Aerobic and anaerobic cultures were performed through bedside inoculation19 of fluid samples into Bactec culture bottles (BD Diagnostic Systems, Sparks, United States) and bacterial identification was performed by means of the Vitek automated identification system (BioMérieux Clinical Diagnostics, France).
Differences between groups were evaluated using the Mann-Whitney test for non-categorical data and the chi-square test for categorical data, by means of the Statistical Package for the Social Sciences (SPSS) software (version 11.0, Chicago, United States). The data were presented as means ± standard deviations, unless otherwise indicated. Differences were considered significant if P < 0.05.
Only 219 (31.7%) samples contained 250 or more neutrophils/mm3 (Group A, presumed SBP), while 472 samples (68.3%) had < 250 neutrophils/mm3 (Group B, no presumed SBP). We did not observe any statistically significant difference in relation to sex and age distribution between groups A and B. However, there was predominance of males in both groups (Table 1).
Bacterioscopy, or Gram staining, is not obligatory in the routine workup for SBP, since its sensitivity is too low. Nevertheless, it was performed on 135 samples (61.6%) in group A and on 282 samples (59.7%) in group B, which yielded rates of positive findings of 12.6% and 1.1%, respectively (Table 2).
Among the samples in group A, 33 (15%) were not subjected to bacterial culture. Among the cultured group A samples, 123 (66.2%) presented negative cultures and 63 (33.8%) had positive results (Table 2). The most prevalent agents were Escherichia coli (31.7%), followed by Streptococcus pneumoniae (7.9%), Staphylococcus aureus (7.9%), and Klebsiella pneumoniae (7.9%). The overall rate of positive findings of the genus Streptococcus sp was 23.8%. In group B, 75 samples (15.9%) were not subjected to bacterial culture. Among the cultured group B samples, 373 (94%) presented negative cultures and 24 (6%) had positive results that could be classified as potential bacterascites. The most prevalent agents in these cases were E. coli (20.8%), S. epidermidis (16.7%), K. pneumoniae (12.5%) and Corynebacterium sp (12.5%). A small number of cases displayed growth of atypical agents that are not usually associated with SBP, such as Staphylococcus simulans, Staphylococcus hominis, Providencia stuartii, Citrobacter braakii and Streptococcus salivarus.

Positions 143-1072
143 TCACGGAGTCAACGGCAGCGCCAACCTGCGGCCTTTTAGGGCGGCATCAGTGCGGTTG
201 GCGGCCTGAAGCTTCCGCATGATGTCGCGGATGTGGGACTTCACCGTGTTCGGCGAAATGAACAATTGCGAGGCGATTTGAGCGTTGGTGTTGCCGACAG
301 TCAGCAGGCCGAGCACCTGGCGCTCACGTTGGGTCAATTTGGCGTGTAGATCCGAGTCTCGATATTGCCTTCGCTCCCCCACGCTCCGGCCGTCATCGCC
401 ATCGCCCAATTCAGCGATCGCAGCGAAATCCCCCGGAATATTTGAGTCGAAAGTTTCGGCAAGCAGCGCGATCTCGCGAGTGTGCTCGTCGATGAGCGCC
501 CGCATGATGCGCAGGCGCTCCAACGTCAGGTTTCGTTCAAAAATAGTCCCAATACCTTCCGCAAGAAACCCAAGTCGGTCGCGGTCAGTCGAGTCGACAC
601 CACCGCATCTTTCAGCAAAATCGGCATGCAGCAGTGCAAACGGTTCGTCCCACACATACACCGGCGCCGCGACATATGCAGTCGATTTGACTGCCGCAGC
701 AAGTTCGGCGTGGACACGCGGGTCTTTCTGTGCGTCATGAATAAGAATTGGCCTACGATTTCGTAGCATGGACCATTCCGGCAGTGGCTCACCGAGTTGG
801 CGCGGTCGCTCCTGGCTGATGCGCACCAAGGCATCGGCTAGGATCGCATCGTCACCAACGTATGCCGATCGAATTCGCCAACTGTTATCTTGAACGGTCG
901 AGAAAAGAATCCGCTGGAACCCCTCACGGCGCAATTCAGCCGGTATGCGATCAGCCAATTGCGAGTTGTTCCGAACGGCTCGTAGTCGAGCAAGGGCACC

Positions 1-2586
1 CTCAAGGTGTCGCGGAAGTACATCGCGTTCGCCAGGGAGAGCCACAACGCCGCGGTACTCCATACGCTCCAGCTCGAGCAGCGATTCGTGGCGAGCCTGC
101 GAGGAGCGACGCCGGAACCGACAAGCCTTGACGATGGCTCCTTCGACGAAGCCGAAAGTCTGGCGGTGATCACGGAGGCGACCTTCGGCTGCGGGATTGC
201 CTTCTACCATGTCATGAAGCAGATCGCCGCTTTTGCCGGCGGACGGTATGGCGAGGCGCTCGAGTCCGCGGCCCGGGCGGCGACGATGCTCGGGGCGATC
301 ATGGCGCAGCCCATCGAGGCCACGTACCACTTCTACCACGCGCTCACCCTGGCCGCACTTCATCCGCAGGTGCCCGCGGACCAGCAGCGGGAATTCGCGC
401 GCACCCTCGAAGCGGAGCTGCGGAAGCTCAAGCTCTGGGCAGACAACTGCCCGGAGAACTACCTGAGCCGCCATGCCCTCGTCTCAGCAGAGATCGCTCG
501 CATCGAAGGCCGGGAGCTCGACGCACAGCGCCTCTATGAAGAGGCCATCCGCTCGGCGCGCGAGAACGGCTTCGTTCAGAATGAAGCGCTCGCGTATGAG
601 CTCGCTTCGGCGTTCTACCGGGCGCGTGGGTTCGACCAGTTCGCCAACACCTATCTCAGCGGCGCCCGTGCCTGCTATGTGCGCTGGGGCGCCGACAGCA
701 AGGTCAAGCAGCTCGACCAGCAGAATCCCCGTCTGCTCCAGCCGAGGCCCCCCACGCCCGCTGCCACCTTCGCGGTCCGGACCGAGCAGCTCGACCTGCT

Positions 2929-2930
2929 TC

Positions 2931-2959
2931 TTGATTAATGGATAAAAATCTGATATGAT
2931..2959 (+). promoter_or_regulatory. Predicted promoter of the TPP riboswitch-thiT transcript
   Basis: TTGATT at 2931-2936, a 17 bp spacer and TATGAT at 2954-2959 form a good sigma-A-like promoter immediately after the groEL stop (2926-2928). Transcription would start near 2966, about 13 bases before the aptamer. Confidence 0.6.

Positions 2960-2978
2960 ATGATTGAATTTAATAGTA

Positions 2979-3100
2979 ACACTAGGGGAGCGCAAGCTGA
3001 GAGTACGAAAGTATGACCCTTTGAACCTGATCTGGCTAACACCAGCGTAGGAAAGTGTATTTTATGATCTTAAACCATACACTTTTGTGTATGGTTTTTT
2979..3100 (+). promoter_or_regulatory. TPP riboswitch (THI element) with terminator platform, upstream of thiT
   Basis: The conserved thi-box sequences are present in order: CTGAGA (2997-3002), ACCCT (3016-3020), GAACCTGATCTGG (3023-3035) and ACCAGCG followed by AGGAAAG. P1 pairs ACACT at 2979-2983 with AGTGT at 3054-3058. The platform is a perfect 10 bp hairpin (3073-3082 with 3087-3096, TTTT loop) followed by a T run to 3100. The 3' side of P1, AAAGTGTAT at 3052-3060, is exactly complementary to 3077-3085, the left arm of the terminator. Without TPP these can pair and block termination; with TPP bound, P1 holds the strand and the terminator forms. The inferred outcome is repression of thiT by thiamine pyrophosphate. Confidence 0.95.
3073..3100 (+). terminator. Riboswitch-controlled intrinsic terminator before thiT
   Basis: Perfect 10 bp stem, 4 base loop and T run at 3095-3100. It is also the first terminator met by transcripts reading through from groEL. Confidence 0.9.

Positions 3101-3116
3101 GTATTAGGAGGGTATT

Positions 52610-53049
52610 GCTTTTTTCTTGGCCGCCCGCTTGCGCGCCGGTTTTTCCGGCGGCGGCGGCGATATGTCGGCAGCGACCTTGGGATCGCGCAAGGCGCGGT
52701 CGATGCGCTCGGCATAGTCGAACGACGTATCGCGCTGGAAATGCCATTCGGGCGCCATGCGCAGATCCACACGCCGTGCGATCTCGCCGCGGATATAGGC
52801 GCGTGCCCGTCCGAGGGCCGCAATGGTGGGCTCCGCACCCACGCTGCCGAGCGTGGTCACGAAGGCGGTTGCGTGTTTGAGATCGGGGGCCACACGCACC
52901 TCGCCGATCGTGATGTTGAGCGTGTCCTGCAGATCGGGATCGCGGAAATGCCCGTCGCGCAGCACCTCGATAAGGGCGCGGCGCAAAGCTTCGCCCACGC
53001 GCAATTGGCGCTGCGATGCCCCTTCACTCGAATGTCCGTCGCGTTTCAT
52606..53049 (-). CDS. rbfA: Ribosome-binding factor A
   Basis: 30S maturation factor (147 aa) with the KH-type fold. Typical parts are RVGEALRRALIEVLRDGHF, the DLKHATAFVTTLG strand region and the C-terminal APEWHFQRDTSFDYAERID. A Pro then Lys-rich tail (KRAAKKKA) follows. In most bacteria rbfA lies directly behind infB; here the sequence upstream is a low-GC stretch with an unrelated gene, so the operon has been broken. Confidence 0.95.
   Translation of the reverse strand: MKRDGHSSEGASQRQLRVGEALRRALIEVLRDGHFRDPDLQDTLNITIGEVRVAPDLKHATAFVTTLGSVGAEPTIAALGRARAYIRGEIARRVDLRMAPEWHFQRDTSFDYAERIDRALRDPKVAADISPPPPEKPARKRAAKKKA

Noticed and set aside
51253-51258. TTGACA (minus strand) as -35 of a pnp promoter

Statistically significant differences were observed between groups A and B regarding the concentrations of glucose (109.4 ± 82.2 mg/dl versus 131.6 ± 76.4 mg/dl; P < 0.001) and LD (1466.8 ± 6169.5 U/l versus 255.2 ± 445.5 U/l; P < 0.001), and in relation to the percentages of total nucleated cells and some cell types.
The concentration of ADA, did not show any significant difference between the groups. On cytological examination, the number of nucleated cells was significantly higher in group A, mainly due to neutrophil predominance (Table 3).
In the present study, application of the cytological criterion for presumed SBP in clinically suspected patients resulted in positive findings in 219 (31.7%) of all the study samples. Another interesting finding was that 15.6% of the peritoneal fluid samples were not sent for bacterial culture, even though paracentesis had been performed due to clinically suspected infection. We found that 33.9% (63/186) of the cultured samples in group A presented positive cultures. This rate of positive cultures was lower than in the literature, in which rates ranging from 40 to 80% in confirmed SBP cases have been reported.2,22 In fact, cytological examination and bedside fluid inoculation into bacterial culture bottles are the two most accepted laboratory tests for investigation of SBP.2,6 For this reason, we emphasize the importance of ordering at least these two laboratory tests (cytology and cultures), in order to establish the diagnosis in suspected cases.
Regarding the microbial agents identified, our results were similar to those reported in literature,2 with Escherichia coli as the most prevalent agent.17,23 In a small number of cases with cellular criteria for SBP, we observed growth of some bacteria that are not usually related to this diagnosis. In such cases, it is important to rule out possible sample contamination during paracentesis or sample handling. False-positive results can lead to unnecessary antibiotic therapy, which could increase bacterial resistance to the antibiotics most used for treating SBP. In group B, only a small percentage of cases showed positive bacterial cultures, and most of them were for microbial agents that are not usually associated with SBP, which suggests that the peritonitis had non-spontaneous etiology.
We observed predominance of men over women among the study subjects, with an average age of around 60 years. This pattern was similar to what was observed in other reports,24-26 and probably reflects the classical natural history of patients with liver diseases who seek emergency care centers due to development of ascites. Most of these patients have cirrhosis with portal hypertension as a complication of a history of alcoholism or chronic hepatitis C virus infection, and both of these conditions are more prevalent among men.25,26